Half-stack facing min-raise with middle pair

chip_hoggchip_hogg Red Chipper Posts: 66 ✭✭
Recently on vacation, I had a chance to revisit the first live card room I ever played at: then known as the Daytona Beach Kennel Club and Poker Room, in the summer of 2016. In my ignorance, I had played a $30 + $5 turbo tournament, and I was looking forward to playing it again, purely for nostalgic reasons. I also brought another $200 to play some cash afterwards. I ended up getting only 4 hours of sleep, but I'd been looking forward to coming back here for months, and I'm not about to be dissuaded!

It's a Wednesday afternoon, and I've been playing cash for around an orbit after busting. I've put $100 on the table and am up to $107 after a successful C-bet in the only hand I've played. Despite the poor sleep, I'm doing pretty well cognitively: calm, untilted, and thinking straight (and aware of the limitations from the lack of sleep).

Villain appears to be a $1/$2 reg. Friendly, chatty, and never misses an opportunity to explain his strategy after the hand. For example:
- I don't remember the preflop action, but the flop had 2 kings. Villain calls a multiway $10 flop bet from the player on his right, a middle-aged asian lady. The turn bricks, and Villain calls a $15 bet. The river bricks again, and the asian lady checks. Villain bets $50, she turns her K9o face-up, says she "has to" call, and does, losing to his KJ. Villain says, "I knew you had a king -- it's the only thing that made sense. My only question was how good your kicker was. When you checked the river, I knew it wasn't that good, so I bet."
- Another player makes a fairly big open-raise preflop, and villain calls. The flop is 9-high and disconnected, and villain leads out for 2/3 pot. The open-raiser makes a fairly hefty shove (~pot-sized?), and the villain folds, turning a 9 face-up. (The open-raiser ends up showing KK.)

So, yeah -- villain loves to share info about his strategy.

In this hand, I'm in the hijack with :KS: :JS:. I open-raise to $12, villain calls on the button, and one of the blinds calls. Pot is in the low $30s.

The flop comes :QH: :JH: :5C:. BB checks. I think, and cut out a $20 bet, then trade a red chip for a $2 to make it $17. Villain makes a min-raise with a cherry on top to $35, and the BB folds. Villain covers and I have $78.

What's your play here?

Half-stack facing min-raise with middle pair

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  • chip_hoggchip_hogg Red Chipper Posts: 66 ✭✭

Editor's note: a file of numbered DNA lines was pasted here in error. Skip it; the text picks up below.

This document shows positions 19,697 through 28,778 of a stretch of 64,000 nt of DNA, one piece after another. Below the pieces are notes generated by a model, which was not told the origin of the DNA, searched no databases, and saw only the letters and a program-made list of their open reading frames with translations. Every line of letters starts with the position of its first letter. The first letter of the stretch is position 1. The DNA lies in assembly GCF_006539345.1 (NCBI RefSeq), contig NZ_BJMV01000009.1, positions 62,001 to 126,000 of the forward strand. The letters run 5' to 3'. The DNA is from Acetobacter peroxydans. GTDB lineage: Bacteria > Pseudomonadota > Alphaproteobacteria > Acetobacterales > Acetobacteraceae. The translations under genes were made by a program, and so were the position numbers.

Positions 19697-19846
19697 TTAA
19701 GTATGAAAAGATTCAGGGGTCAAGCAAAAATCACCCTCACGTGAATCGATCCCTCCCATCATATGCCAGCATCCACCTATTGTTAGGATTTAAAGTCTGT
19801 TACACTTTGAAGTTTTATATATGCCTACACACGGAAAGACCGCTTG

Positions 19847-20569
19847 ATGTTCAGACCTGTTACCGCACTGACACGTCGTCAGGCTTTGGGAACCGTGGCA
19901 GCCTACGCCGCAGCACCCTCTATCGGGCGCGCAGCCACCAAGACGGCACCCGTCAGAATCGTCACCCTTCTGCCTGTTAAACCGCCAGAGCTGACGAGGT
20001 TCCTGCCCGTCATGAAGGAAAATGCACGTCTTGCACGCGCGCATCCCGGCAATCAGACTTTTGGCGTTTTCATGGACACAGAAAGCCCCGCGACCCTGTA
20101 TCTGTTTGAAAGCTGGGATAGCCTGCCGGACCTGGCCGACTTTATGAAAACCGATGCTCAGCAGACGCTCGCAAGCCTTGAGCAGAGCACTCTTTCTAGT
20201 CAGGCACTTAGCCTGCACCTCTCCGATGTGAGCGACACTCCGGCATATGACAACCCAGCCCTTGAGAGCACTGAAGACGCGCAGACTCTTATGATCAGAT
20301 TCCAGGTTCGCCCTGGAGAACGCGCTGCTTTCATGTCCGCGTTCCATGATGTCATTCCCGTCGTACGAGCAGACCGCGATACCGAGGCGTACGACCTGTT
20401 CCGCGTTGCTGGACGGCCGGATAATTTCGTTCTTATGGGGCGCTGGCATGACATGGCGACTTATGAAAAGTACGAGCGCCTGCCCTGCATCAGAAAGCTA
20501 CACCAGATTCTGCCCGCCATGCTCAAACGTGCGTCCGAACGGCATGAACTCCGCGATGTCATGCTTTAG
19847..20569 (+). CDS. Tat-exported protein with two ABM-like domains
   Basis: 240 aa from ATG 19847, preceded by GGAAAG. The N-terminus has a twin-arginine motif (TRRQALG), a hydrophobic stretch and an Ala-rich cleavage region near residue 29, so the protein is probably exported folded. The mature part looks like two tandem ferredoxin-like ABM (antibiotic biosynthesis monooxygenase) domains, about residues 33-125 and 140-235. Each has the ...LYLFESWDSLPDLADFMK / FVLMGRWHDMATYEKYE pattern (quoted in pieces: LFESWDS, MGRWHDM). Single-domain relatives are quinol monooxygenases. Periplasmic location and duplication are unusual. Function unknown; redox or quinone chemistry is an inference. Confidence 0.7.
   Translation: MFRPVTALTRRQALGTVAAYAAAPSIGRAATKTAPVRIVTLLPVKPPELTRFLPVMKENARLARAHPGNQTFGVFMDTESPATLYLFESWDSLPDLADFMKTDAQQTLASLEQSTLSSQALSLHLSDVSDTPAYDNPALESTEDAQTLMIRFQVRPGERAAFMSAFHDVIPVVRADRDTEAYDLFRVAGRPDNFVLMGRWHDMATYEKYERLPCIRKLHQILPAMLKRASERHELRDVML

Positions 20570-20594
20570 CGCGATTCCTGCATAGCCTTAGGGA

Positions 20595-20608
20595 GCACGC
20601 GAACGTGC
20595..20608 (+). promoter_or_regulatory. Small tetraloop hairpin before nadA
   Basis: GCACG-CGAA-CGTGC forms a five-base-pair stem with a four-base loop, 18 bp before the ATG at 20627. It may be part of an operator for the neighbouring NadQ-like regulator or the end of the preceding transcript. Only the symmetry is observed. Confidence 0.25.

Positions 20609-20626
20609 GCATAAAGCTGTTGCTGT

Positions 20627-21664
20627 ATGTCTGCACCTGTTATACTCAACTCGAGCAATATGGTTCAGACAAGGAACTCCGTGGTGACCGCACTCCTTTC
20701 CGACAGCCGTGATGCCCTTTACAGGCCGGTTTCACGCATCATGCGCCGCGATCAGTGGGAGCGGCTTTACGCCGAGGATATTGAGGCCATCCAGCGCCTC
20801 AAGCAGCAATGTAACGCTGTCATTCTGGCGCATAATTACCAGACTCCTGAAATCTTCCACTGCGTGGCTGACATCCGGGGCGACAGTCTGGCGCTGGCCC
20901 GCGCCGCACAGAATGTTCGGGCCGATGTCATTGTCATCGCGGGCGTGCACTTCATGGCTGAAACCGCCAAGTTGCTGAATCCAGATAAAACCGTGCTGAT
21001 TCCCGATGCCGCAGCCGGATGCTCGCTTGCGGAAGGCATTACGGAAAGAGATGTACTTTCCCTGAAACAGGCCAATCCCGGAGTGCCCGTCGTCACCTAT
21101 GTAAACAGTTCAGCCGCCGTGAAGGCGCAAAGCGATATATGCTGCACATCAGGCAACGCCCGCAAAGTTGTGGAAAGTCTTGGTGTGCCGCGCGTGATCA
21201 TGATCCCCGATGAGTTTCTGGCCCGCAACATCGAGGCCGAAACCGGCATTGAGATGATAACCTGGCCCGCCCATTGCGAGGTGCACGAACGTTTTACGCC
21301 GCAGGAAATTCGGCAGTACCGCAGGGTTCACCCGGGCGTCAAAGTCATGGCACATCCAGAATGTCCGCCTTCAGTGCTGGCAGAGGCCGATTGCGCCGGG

Also -- feel free to discuss your reasoning!
  • kenaceskenaces Red Chipper Posts: 1,136 ✭✭✭✭
    I didn't vote because I don't bet the flop.
  • chip_hoggchip_hogg Red Chipper Posts: 66 ✭✭
    Fair enough. I think checking is a good play too, and I suspect the EV is comparable to betting. I'm not sure what's the best way to approach this situation out of position.

    Feel free to vote "as played".
  • persuadeopersuadeo Red Chipper, Table Captain Posts: 3,280 ✭✭✭✭✭
  • chip_hoggchip_hogg Red Chipper Posts: 66 ✭✭
    Good question. Why does one bet?
    1. To get better hands to fold.
      • lol nope!
    2. To get worse hands to call.
      • I expect to get called by flush draws, open-enders, worse middle pairs, and pocket pairs below top pairs. So this is one good thing that can happen by betting.
    3. To deny equity.
      • Hands with significant equity that might fold: gutshots, ace-high (drawing to the ace), bottom pair (drawing to trips/two pair). In retrospect, this is not a whole lot, and I don't think equity denial should be a huge motivating factor to C-bet in this spot.

    But I flatter myself that I bet for a reason. :) In the moment, sure, I believe I was indeed thinking of some combination of value from the draws that won't fold, and denial for the draws that would. But as sleep deprived as I was, there honestly wasn't a whole lot of thought that went into the bet.
  • persuadeopersuadeo Red Chipper, Table Captain Posts: 3,280 ✭✭✭✭✭
    edited May 16
    So a couple things are revealed by your analysis:

    There are worse hands that can call, and they are primarily draws or hand that can't take two streets of betting.

    However, the primary draws with nut equity will never be denied by a bet of any normal size.

    Extrapolating, you have now put in this bet with the expectation of being forced to call against a range that either beats you or has significant equity against you, or to fold out what rates to be often ahead.

    In other words, on the spectrum of choices to wager, you've made a questionable choice. The middle of the range on a drawing board is very hard to lay a price on and trends inefficient.
  • jeffncjeffnc Red Chipper Posts: 4,039 ✭✭✭✭✭
    The hand isn't so much about position, it's about stack size, and yours makes this very awkward. You put in over 10% of your stack preflop. I'm calling the pot $35. The SPR is now 2.7. You should consider your next move carefully because it commits you to the hand. Therefore this poll question should not even exist. The question is, is this hand worth committing on the flop?

    You bet $17. We first say villain calls. That puts $69 in the pot, and you have $75 behind. Villain raises $18 now. If you called that there would be $105 in the pot and you have $57. This is why no one is voting for a call. But shoving is no fun either. Therefore, don't bet the flop :) Hand planning.

    Preflop raise was fine (with your stack you could also make it less). Short stack poker is about big cards (yes) and flopping top pair or overpair (no). As Obi Wan Kenobi once said as he waved his hand, "This is not the flop you're looking for."
  • LeChiffreLeChiffre Red Chipper Posts: 140 ✭✭
    So should he be check-calling reasonably-sized bets on the flop instead?

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